Sowing wild oats

10 July 2011

Pentecost IV
Proper 10A (RCL)

Genesis 25:19-14
Psalm 119:105-112
Romans 8:1-11
Matthew 13:1-9, 18-23

Matthew has a tendency to interpret the parables he receives into allegories.  If you read on to the next parable (the weeds among the wheat), you see that he gives each element of the parable an interpretation, turning it into an allegory.  He almost does the same here (of course, in keeping with Mark).  The bits we leave out are not at all nice — the purpose of speaking in parables is precisely to prevent people from understanding the message of the Kingdom.  That sounds to me like the sour grapes of Mark’s community, at the failure of their evangelism.

So, what if we read the parable without Matthew’s (or Mark’s) interpretation.  A sower went out to sow.  Clearly, this man is not a farmer.  If he were a farmer, we would be told how carefully he prepared the ground that was to receive the seed.  We would be told how carefully he tended the seed once sown, cultivating it, weeding, watering, etc.  He would have made a scarecrow to chase the birds away.  But, he just sows his seed any old where.

In the Sermon on the Mount, Jesus tells us to love our enemies, in order to be holy as our Heavenly Father is holy, “for God causes his rain to fall on the just and the unjust, and his sun to shine on the righteous and the unrighteous.”  God is pretty profligate with God’s graces. Presumably, we are to be equally profligate with our graces. Some of it will be wasted, unappreciated and go for naught.  That’s not our problem.  I had a friend in Massachusetts who would give money to winos in Boston.  People scolded her for it, saying “They’re just going to buy booze.”  Her response was always, “That’s not my concern.  My concern is my relationship to my money.”  God causes God’s rain . . .

In the reading from Romans, we hear more of Paul’s (seemingly) confusing discourse on flesh and spirit.  I am convinced that Paul is more of an anthropologist that a theologian.  He is delving into the problem of what it means to be truly human, rather that into the nature of God.  We can define human being in two ways:  flesh or spirit.  Human being defined as flesh is constrained by things like appetite, skin color, foreskin or no foreskin, male or female, slave or free.  We could add rich or poor, gay or straight.  You can extend the list:  what kind of car we drive, the clothes we wear.  We live in a society that wants to define people by flesh — beautiful, ugly; just watch tv.  Paul likewise lived in such a society:  Roman, Jew, citizen, slave.  Or, we can define human being by spirit; relationships within community.  Baptism creates a new community and a new set of relationships.  The trick is to live fully in that new definition.  What the law couldn’t accomplish because of the flesh was the creation of a new human being defined in these terms.  So God took on flesh, and did what the law couldn’t do:  condemned sin (the diminishment of the human being on the basis of flesh) to death, so that we could live in a definition of human being that allows for the fully value of each one.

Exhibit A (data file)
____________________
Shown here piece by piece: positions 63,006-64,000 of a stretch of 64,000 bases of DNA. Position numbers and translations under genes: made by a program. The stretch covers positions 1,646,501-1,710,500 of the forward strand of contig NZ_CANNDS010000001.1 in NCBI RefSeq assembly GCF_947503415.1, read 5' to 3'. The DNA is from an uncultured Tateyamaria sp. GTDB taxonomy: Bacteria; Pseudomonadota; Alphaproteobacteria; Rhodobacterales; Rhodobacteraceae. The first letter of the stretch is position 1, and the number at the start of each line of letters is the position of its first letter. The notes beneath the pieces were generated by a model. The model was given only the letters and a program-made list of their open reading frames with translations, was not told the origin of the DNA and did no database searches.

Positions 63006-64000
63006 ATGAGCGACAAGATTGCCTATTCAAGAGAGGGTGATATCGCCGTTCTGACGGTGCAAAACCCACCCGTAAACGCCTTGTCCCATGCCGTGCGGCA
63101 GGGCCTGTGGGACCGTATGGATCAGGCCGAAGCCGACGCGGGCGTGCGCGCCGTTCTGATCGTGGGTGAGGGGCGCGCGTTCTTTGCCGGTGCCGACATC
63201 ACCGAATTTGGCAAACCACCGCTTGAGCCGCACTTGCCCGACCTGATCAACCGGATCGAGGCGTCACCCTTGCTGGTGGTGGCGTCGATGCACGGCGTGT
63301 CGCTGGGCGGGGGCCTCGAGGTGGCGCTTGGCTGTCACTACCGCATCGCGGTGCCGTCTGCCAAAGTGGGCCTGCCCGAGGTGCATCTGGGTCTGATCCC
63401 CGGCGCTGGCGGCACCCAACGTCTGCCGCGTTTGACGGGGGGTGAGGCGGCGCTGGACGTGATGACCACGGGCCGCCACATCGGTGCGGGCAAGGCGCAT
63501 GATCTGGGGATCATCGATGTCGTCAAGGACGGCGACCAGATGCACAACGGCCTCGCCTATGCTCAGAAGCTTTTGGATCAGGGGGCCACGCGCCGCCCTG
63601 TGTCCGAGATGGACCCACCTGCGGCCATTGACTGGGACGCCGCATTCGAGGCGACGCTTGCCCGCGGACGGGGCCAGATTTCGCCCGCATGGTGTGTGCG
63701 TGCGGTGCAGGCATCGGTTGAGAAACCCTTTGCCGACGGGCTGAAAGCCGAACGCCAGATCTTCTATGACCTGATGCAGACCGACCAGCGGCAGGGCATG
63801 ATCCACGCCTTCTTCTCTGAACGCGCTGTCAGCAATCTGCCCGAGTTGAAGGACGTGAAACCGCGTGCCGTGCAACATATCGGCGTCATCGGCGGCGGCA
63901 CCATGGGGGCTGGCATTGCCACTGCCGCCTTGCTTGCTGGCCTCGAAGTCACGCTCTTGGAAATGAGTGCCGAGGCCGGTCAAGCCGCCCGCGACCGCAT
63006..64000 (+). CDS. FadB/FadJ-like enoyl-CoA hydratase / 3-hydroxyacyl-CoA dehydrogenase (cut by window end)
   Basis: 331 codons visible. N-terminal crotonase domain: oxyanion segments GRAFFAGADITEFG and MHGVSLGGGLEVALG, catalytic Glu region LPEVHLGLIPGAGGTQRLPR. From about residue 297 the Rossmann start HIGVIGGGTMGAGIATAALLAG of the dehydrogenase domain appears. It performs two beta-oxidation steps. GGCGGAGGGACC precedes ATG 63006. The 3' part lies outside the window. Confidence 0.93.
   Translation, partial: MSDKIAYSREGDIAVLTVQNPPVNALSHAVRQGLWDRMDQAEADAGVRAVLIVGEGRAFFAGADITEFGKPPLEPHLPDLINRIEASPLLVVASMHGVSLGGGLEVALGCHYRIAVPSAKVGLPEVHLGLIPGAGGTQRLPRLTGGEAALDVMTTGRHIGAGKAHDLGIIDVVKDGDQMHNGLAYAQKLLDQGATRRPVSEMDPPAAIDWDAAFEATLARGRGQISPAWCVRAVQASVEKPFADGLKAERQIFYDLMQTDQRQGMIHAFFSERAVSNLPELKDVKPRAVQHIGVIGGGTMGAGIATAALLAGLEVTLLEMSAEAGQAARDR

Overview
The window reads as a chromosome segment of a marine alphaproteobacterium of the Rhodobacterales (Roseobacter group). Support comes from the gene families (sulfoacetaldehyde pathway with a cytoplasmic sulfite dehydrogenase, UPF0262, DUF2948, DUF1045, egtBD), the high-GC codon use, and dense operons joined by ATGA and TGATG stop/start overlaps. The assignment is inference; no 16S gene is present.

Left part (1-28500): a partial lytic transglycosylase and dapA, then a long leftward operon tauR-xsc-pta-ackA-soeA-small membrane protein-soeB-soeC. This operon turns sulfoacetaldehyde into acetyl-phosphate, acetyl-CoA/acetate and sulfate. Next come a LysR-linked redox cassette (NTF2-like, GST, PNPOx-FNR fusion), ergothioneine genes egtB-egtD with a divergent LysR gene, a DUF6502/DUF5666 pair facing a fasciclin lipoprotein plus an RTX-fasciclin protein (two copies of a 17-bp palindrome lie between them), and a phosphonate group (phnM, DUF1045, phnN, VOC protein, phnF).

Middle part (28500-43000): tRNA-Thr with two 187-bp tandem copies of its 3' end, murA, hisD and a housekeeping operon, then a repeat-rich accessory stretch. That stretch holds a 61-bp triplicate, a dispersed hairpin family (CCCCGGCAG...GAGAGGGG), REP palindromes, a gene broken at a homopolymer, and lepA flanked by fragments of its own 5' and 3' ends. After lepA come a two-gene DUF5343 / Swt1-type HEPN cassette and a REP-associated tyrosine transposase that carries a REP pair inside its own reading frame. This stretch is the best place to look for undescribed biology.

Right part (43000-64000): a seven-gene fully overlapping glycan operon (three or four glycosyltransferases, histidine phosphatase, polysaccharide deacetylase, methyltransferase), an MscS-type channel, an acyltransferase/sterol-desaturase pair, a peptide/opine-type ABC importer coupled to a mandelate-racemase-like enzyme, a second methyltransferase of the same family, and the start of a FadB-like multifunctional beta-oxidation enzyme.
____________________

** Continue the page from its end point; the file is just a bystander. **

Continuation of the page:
Jacob and Esau are trapped in definitions of the flesh (Esau/Edom is red, Jacob is a trickster; Esau is born first, Jacob second, etc.).  The narrator, however, lets us in on the irony that even though Israel and Edom are implacable enemies, nevertheless they are brothers, according to the flesh.

So, if we are to be holy as God is holy, we are to scatter our graces without thought for definitions of the flesh.  We are to do our best to live in a new world (to walk in newness of life, as Paul puts it), in which those distinctions don’t matter.  Some of our graces will fall by the wayside, and the birds will eat them (Yay for the birds).  Some will be choked out by the cares of the world.  But some will return to us a hundredfold.  Some will be gifts given in community, and redound to the fullness of life.

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